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Freeze-dried, refrigerated/frozen petfoods continue strong growth

The natural food category, which has been driving the petfood market for over 10 years, continues to spawn trends that rise and fall on much shorter timeframes—challenging manufacturers and retailers to keep pace while making a profit, according to GfK's latest data.

The latest point-of-sale data from GfK’s pet specialty store panel in the US shows that sales of gluten-free dog and cat food have already begun to plateau, posting 39.2% growth from January through August 2014, as compared to 91.2% for the same period in 2013. By contrast, freeze-dried food recorded a 43.8% sales rise in that timeframe (similar to 46.9% in 2013), while the controversial refrigerated/frozen category saw a lift of 17% (consistent with 17.5% in 2013).

The GfK pet retail panel includes neighborhood shops and superstores alike, representing over 11,000 pet specialty outlets in the US. GfK captures and reports dozens of metrics—from pounds sold to new products introduced—covering more than 350 manufacturers and over 22,000 SKUs.

Collectively, the freeze-dried, refrigerated/frozen and gluten-free categories accounted for over US$566 million in sales in the first eight months of 2014, more than double the US$243 million they posted in the same time frame in 2012. Gluten-free remains the heavyweight in pure dollars, though, representing US$450 million in sales, versus US$71 million for refrigerated/frozen food and US$45 million for freeze-dried.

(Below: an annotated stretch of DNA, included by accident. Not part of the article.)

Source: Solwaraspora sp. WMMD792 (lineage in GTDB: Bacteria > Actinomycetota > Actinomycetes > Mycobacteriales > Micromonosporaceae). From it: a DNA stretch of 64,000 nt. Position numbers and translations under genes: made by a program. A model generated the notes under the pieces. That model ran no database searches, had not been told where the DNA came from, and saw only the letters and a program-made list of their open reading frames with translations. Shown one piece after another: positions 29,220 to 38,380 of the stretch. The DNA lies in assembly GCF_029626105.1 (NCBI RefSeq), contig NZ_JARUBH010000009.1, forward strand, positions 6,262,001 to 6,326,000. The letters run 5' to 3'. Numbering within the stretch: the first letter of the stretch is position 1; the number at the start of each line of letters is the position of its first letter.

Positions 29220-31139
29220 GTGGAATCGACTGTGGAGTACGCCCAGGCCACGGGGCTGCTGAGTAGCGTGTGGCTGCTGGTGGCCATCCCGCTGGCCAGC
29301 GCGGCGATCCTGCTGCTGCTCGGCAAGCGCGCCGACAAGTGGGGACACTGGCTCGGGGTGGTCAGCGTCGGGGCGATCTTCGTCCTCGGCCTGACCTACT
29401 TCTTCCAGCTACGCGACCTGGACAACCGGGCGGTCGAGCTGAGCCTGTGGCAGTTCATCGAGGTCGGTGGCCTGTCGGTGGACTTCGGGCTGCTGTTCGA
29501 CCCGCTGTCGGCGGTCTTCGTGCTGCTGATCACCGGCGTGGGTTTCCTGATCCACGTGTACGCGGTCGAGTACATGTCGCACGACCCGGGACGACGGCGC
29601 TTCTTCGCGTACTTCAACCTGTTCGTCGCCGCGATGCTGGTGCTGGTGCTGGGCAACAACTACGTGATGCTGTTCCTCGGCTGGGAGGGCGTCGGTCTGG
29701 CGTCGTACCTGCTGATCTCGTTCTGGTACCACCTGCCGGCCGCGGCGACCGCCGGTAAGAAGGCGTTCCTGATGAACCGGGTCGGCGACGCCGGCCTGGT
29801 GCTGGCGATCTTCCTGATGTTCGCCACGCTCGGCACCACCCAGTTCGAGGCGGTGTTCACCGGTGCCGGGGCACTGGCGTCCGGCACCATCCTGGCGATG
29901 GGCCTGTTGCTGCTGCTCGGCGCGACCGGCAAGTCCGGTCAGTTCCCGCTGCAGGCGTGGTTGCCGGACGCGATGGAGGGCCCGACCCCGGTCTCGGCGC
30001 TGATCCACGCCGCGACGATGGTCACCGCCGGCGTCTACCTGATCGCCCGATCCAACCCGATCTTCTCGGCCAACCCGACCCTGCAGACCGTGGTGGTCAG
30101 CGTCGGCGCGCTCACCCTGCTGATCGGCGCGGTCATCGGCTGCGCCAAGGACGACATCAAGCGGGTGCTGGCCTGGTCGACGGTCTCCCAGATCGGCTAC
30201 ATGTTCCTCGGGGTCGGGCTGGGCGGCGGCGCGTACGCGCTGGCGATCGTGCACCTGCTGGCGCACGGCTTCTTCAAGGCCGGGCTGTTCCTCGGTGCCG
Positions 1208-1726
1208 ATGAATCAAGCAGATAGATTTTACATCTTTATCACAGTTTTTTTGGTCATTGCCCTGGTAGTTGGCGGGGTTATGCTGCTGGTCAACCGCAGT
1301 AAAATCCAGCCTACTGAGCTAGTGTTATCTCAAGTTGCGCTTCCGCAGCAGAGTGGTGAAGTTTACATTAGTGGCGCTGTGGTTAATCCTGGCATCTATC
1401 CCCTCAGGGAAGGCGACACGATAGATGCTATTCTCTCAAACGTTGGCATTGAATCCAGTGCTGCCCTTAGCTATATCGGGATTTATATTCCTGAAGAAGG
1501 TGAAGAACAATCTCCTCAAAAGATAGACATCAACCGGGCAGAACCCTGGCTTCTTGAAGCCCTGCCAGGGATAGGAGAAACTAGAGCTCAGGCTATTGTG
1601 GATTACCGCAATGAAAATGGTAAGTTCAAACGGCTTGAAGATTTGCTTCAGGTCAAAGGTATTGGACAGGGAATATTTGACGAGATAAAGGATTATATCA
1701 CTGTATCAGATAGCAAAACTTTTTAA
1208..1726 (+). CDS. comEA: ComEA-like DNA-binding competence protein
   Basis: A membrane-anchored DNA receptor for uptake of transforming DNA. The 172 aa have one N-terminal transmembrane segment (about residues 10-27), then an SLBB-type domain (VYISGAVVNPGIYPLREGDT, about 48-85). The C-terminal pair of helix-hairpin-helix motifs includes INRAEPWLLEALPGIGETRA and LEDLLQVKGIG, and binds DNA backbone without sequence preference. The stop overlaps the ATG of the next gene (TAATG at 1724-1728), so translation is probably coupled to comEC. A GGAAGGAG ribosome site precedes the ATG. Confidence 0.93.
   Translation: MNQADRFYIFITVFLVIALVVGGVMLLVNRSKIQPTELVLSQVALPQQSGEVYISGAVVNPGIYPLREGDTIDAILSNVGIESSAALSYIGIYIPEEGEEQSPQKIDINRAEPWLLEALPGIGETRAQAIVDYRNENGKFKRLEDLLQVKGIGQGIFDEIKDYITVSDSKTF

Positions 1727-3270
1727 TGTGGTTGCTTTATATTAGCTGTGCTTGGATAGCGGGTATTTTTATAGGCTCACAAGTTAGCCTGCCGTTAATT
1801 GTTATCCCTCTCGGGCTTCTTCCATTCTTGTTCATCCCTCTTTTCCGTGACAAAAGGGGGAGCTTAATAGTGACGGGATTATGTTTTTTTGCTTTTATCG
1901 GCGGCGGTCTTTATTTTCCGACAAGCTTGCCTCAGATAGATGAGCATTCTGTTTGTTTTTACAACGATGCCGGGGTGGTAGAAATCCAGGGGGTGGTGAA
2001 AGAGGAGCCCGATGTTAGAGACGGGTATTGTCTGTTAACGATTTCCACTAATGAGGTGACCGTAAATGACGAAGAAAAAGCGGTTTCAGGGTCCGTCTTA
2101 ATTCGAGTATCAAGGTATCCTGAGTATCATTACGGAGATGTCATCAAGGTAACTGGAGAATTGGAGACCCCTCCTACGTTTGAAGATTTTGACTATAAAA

Natural food is still the category "to beat" in dog and cat food, according to GfK, accounting for 79% of all new items introduced from January through August 2014, and for US$3.3 billion in sales during the same time frame—two-thirds of all petfood sales (US$4.9 billion total). Both natural sales figures represent upticks from the same time period in 2013.

One element of natural food that appeals to pet specialty retailers is the higher-than-average price points these SKUs command, says GfK. Natural dog and cat foods (including treats) sell for US$2.55 per pound on average, compared to the average of US$2.18 per pound for all petfoods in general. The price per pound for freeze-dried dog and cat items is essentially six times higher than the average price for all categories (US$11.51 per pound versus US$2.18). Refrigerated/frozen food, meanwhile, is more than double the average price per pound (US$5.11 versus US$2.18).

“Natural remains pretty much the only game in town when it comes to high-growth dog and cat food items,” said Maria Lange, senior product manager of GfK’s retail and technology team, which manages the pet specialty panel. “Dog and cat owners have shown a willingness to pay extra for emerging benefits—such as gluten-free and freeze-dried—that often mimic the ones seen in human food. Manufacturers and retailers need to give their customers access to the latest talked-about SKUs while keeping actual sales dollars in perspective; categories posting the highest growth and capturing the most headlines may still be minor forces when it comes to meeting revenue targets.”

Although the refrigerated/frozen food category has been beset by negative media stories about recalls and Salmonella risks, sales have continued to grow (at about 17% to 20% annually) over the last four years. And, despite the added burden of installing refrigerators and freezers and culling expired items, the percentage of outlets—neighborhood and superstores—carrying refrigerated/frozen food has grown from 65% in 2011 to 75% in 2014.

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